Healthy vs. Unhealthy Ways of CopingMany of us are familiar with the McDonald’s commercial, which features the catchy phrase, “You deserve a break today.” If we’re honest, we’ll admit that many of us have turned to food (or other things) to cope with bad days or pain from past traumas.

But suppose we know the difference between unhealthy and healthy coping methods. In that case, we’ll be much more likely to overcome addiction.

Unhealthy Ways to Cope
If you’re stuck in addiction, you may embrace the unspoken belief of “avoid pain at all costs.” If your primary defense has been to stop acting out, unhealthy coping patterns will keep you from healing.

Here are some unhealthy ways to cope:

  • Arguing with others instead of accepting responsibility
  • Blaming others for your addiction
  • Escaping reality through gambling, shopping, or video games
  • Fantasizing about sex
  • Bingeing on TV shows
  • Overeating to deal with difficult emotions
  • Withdrawing from friends and family

Healthy Ways to Cope
Unfortunately, simply stopping unhealthy coping mechanisms does not give you the necessary skills to cope with stress and the pain of living in a fallen world. Not only does this make sobriety increasingly tricky, but it can also leave you even more vulnerable to relapse.

You must not only stop using whatever it was you were using to escape your pain but also learn how to cope with old triggers in new ways. Address your triggers and emotions so you can deal with the actual problem. By doing so, you will begin to regain power and no longer engage in other unhealthy secondary coping behaviors.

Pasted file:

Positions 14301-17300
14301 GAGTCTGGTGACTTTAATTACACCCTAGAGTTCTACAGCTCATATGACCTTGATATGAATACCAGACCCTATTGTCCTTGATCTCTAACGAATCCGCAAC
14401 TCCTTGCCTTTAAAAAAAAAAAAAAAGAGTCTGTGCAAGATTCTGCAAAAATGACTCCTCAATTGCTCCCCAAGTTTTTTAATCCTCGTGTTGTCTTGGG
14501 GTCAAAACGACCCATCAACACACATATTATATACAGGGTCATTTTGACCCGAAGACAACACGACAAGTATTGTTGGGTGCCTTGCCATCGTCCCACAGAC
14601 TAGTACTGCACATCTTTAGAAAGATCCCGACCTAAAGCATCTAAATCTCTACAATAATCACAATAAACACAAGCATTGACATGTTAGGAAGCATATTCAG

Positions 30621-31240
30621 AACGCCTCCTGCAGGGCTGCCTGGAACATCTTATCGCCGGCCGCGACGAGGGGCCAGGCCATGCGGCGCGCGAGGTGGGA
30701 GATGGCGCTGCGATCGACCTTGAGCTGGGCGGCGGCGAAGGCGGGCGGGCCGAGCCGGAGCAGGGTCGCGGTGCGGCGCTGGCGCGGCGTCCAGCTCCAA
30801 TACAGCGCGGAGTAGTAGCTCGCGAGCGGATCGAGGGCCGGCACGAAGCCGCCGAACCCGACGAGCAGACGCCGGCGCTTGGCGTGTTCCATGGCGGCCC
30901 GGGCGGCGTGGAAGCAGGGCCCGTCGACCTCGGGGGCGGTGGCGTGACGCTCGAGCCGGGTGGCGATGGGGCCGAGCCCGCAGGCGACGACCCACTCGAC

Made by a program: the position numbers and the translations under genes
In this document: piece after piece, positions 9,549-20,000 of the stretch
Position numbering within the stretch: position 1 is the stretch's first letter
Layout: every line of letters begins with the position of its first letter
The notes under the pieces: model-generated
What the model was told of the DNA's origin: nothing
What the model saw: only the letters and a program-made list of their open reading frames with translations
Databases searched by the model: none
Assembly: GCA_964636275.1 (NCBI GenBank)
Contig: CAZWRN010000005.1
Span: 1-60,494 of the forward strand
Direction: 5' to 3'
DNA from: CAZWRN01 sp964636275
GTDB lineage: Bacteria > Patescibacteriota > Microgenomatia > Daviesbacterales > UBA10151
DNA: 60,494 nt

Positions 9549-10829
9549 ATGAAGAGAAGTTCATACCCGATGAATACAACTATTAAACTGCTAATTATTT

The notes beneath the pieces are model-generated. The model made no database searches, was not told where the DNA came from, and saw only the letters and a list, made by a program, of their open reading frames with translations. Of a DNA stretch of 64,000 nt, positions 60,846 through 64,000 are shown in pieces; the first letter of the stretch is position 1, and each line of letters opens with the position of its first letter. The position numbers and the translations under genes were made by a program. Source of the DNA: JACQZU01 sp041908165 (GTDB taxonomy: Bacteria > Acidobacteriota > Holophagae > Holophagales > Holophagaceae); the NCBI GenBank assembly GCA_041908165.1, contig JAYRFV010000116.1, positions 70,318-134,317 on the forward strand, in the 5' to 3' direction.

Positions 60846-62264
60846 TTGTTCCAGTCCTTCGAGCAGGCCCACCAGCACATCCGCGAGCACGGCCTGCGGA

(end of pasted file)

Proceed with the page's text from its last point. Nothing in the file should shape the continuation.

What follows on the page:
Here are some healthy ways to cope:

  • Attending a New Life Intensive
  • Eating healthy foods
  • Exercising regularly
  • Calling a friend or accountability partner
  • Memorizing Scripture
  • Praying to the Lord for strength
  • Reading The Life Recovery Bible
  • Talking about your feelings
  • Writing in a journal
  • Seeing a Christian coach

If you feel like you deserve a break and are tempted to turn to unhealthy coping mechanisms, instead, view pain as an opportunity for growth. God will transform your life as you turn away from harmful coping methods and turn toward healthy ones.

Let the words of the apostle Paul encourage you: “And I am certain that God, who began the good work within you, will continue his work until it is finally finished on the day when Christ Jesus returns.”—Philippians 1:6, NLT

by Steve Arterburn